What if you could live up to 400 years? You would undoubtedly see an enormous amount of history pass by, and that is exactly what the Greenland shark has done.
A study published in the American Association for the Advancement of Science’s Science journal shows evidence of a 400-year-old shark living comfortably in the North Atlantic. To determine the age of the creature, scientists used radiocarbon dating. They tested the sharks’ eye lenses that had been harvested through creatures snagged in fishing nets.
Typically, scientists do their research into the ages of fish by examining their ear bones, which show a pattern of rings that can be counted (similar to the rings of a tree). However, sharks can be more challenging, and researchers typically observe calcified layers of tissue on their backbones, instead.
Originally, the Greenland shark researchers did not think that the animal’s age could be determined, as its growth layers are typically deposited, rather than calcified over time. Eventually, they concluded that the Greenland shark’s eye – composed of specialized materials and proteins – could potentially be the key.
“After the proteins have been synthesized in the body, they are not renewed anymore,” lead author Julius Nielsen, a marine biologist from the University of Copenhagen, told the BBC. “So we can isolate the tissue that formed when the shark was a pup, and do radiocarbon dating.”
One female Greenland shark was as “young” as 272 years and as “old” as 512 years. In turn, the scientists developed the estimated average age of 400 years.
“Even with the lowest part of this uncertainty, 272 years, even if that is the maximum age, it should still be considered the longest-living vertebrate,” Nielsen continued.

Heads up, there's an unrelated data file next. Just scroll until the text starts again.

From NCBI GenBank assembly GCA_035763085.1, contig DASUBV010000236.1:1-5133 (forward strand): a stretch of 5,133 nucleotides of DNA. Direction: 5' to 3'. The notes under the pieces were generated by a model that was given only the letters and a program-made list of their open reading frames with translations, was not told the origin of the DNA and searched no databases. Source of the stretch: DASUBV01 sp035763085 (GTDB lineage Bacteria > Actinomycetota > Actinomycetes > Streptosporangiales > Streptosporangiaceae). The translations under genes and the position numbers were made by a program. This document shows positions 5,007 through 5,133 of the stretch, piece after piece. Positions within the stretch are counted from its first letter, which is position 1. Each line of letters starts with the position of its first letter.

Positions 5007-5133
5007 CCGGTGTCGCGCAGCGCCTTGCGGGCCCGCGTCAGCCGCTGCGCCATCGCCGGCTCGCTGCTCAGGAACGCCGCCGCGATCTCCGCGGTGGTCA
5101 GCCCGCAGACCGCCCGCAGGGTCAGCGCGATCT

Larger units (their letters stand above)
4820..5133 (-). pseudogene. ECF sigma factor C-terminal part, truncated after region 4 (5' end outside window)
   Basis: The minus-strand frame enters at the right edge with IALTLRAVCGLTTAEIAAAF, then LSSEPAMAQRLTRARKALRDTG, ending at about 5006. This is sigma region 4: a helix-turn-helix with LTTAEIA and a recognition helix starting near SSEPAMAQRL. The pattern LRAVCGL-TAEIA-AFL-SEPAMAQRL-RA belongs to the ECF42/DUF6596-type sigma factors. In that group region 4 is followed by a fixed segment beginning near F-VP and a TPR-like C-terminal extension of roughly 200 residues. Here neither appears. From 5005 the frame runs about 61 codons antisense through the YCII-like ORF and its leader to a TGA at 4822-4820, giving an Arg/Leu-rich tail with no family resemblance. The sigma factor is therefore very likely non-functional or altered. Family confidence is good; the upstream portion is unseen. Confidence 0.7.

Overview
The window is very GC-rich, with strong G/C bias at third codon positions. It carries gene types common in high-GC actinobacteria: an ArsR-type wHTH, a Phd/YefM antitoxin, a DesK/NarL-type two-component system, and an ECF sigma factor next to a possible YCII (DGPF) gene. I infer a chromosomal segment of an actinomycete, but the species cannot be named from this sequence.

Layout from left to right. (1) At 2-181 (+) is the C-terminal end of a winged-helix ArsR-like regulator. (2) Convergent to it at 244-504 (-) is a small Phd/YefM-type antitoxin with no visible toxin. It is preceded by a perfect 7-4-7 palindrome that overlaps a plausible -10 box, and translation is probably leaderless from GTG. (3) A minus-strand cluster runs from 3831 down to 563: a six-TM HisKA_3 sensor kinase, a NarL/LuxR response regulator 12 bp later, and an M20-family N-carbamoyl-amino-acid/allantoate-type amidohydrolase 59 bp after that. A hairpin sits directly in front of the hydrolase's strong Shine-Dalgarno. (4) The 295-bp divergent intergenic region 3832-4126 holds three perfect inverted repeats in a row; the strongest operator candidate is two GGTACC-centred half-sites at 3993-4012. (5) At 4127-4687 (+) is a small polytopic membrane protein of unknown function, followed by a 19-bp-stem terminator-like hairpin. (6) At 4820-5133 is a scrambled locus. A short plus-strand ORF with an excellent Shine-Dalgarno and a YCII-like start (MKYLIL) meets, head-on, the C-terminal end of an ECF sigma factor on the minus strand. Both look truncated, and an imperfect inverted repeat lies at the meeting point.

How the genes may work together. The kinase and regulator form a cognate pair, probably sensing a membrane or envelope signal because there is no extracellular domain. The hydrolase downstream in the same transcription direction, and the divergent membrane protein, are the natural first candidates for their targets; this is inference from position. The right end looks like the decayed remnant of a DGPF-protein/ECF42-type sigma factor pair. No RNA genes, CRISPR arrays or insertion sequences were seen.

Interestingly, the analyzed Greenland sharks also did not appear to reach sexual maturity until around 150 years of age.
But is the Greenland shark really the longest-living creature on the planet?
As it turns out, it depends on the creature. The Ocean Quahog, for example, a type of clam that can also live around 400 years (the oldest, named “Ming,” reached 507 years old). Other elderly statesmen include Koi fish (~200 years), Galapagos tortoise (~150 years), and the Bowhead whale (~200 years).
And if you want to take it a bit further, the Turritopsis Dohrnii is virtually immortal. It can turn itself into a blob-like cyst and develop a polyp colony (the first stage of a jellyfish). Through asexual reproduction, it can develop hundreds of genetically identical copies of itself.
Nielsen, Julius. Hedelholm, Rasmus. Heinemeier, Jan. Bushnell, Peter. Christiansen, Jorgen. Olsen, Jesper. Bronk Ramsey, Christopher. Brill, Richard. Simon, Malene. Steffensen, Kirstine. Steffensen, John. “Eye lens radiocarbon reveals centuries of longevity in the Greenland shark.” Science. Published Aug. 12, 2016.
Morelle, Rebecca. “400-year-old Greenland shark ‘longest-living vertebrate.’” BBC. Published Aug. 12, 2016.
“Longest living.” OneKind.org. Retrieved Aug. 16, 2016.